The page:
President Bush was widely expected to issue blanket pardons to those involved in his interrogations and surveillance programs, but he did not do so. Moreover, the Bush administration's tenuous claim to legality for its torture programs was ended immediately after Obama assumed office, when he directed a reassessment of interrogation policies and revoked all of the relevant Bush-era Justice Department opinions with the stroke of a pen.
Obama has been careful to avoid any suggestion that he or his senior officers are directing a criminal investigation or prosecution of the Bush-era torture enablers. He is right to do so. The criminal justice system of a democratic state should not operate like a well-oiled military machine taking its cue from the commander in chief. It requires professional prosecutors who operate with critical detachment from political officials when they pursue criminal investigations. Moreover, the painful circumstances of the torture and surveillance programs, particularly the fact that senior Justice Department officials were complicit in their implementation at almost every step, make it an ethically doubtful proposition for the Justice Department even to take up the matter.
Up to this point, political influence has been used to block accountability. Investigations are still under way at the Justice Department and other agencies that touch on important aspects of the Bush administration's detainee policy. One probe is looking into the mysterious destruction of evidence of interrogations using highly coercive techniques that was sought in pending criminal cases. Another probe, nearly complete, is examining the circumstances behind the crafting of the notorious torture memos in the black hole of the Bush Justice Department, the Office of Legal Counsel. Under the Bush administration, these and other investigations were often bottled up, as senior officials refused to cooperate and the White House--which functioned as the nerve center for Justice Department political operations--refused to turn over documents. On occasion, they were shut down directly by order of President Bush. One criminal investigation launched by FBI agents at Guantánamo was ordered closed by the head of the Justice Department's criminal division, Alice Fisher, who may herself emerge as a target of a criminal investigation. Under the transparency policies Obama announced during his first week, and under the detainee policies he is busily putting in place, the administration will unblock internal probes and mandate that federal employees, including White House employees, cooperate with them. Realization that this was in the works may have given rise to President Bush's January 16 "gag letters" issued to Karl Rove, Harriet Miers and Joshua Bolten, instructing them to keep quiet in the face of a Congressional probe about their dealings with the Justice Department.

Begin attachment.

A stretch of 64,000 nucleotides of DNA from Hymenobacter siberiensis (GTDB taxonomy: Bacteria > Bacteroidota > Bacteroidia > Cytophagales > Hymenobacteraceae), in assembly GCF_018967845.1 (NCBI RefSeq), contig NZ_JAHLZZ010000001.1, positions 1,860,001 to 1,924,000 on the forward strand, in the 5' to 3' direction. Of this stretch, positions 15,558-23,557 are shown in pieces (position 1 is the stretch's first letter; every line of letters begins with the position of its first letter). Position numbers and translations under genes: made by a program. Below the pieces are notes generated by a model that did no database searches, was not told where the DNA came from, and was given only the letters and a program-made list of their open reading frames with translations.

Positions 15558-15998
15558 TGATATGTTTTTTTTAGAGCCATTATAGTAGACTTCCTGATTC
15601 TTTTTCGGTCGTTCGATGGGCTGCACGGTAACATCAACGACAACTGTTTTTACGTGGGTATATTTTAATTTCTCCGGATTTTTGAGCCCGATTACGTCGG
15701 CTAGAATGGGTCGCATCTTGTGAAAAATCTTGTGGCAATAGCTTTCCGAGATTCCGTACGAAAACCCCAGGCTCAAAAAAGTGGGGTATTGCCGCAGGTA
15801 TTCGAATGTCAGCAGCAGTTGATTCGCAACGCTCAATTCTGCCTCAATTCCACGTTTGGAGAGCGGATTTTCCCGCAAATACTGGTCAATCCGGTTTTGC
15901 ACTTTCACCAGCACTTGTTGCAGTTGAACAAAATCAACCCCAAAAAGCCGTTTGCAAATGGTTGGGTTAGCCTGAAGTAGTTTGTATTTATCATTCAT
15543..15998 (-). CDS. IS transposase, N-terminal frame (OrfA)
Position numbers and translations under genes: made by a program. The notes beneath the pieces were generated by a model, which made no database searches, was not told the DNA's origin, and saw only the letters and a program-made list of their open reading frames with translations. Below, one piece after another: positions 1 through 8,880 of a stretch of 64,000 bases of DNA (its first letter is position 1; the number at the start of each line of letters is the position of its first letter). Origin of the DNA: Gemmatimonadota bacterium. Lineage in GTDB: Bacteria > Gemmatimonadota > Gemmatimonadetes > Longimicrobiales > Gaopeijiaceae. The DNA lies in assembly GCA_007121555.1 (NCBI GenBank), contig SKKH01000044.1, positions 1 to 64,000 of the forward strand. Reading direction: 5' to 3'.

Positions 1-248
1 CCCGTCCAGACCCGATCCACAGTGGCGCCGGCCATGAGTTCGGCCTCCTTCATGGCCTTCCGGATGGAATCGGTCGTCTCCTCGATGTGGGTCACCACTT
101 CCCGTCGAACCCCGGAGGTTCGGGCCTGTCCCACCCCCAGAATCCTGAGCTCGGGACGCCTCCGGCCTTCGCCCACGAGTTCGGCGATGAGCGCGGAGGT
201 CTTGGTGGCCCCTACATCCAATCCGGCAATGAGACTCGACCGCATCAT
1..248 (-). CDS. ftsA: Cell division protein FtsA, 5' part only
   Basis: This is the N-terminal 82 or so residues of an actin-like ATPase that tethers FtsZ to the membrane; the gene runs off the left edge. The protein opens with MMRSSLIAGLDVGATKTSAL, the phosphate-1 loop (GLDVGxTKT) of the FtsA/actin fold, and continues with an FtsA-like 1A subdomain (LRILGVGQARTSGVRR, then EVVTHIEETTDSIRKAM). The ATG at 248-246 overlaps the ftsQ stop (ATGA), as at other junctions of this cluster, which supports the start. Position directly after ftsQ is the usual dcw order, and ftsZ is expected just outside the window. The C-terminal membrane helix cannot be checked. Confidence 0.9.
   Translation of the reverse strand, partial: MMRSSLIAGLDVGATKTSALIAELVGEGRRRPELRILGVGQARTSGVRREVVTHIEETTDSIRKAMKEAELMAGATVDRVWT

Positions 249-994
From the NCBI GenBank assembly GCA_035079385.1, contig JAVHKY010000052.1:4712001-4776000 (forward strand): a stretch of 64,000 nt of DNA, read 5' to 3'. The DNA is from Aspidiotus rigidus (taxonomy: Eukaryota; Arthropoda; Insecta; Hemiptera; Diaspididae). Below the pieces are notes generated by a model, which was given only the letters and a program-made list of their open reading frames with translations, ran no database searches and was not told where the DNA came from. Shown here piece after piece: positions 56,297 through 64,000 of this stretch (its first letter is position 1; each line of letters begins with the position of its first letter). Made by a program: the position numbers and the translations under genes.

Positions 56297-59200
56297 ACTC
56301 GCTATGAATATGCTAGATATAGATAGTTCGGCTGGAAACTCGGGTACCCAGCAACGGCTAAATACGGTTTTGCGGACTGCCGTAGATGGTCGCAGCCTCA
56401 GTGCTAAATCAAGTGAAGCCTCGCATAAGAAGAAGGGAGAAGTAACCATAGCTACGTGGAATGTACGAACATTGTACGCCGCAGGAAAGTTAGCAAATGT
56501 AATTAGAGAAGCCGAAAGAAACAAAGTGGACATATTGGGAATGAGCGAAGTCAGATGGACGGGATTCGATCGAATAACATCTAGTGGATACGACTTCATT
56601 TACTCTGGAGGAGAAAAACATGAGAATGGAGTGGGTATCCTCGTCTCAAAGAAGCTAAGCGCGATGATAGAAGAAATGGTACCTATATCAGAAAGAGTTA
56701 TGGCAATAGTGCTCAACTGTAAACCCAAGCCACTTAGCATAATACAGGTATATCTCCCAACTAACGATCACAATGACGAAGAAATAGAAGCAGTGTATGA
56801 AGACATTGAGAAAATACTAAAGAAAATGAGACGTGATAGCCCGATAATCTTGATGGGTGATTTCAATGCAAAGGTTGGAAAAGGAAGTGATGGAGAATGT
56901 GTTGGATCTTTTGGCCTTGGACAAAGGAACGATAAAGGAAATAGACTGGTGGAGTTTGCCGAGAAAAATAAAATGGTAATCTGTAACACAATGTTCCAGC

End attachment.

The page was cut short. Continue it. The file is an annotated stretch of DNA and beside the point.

Leading Congressional Democrats are proposing a way forward. In January House Judiciary Committee chair John Conyers announced a blue-ribbon panel to be appointed to conduct an investigation. He is also proposing that the statute of limitations be modified to take the time pressure off potential criminal investigators. Senate Judiciary Committee chair Patrick Leahy put forth a proposal of his own a few weeks later in a presentation at Georgetown University. Leahy pressed the idea of a "truth commission," similar to the approach used in South Africa after the fall of the apartheid regime. Bush administration officials who come forward and offer a full accounting of their deeds could get immunity for their testimony; those who keep silent or give false statements could face prosecution. The Leahy and Conyers approaches share a number of elements, including the notion that the commission would consist of eminent people who are "above the political fray," would get subpoena power and would be fully staffed and resourced. Both Conyers and Leahy cite the 9/11 Commission as a model--a Congressionally authorized commission backed by presidential authority, a hybrid model that would eliminate some of the potential legal challenges that a purely Congressional commission might face. Conyers is, however, far more concerned about building a solid record that can form the basis of prosecutions, whereas Leahy offers immunity as a reward for candor.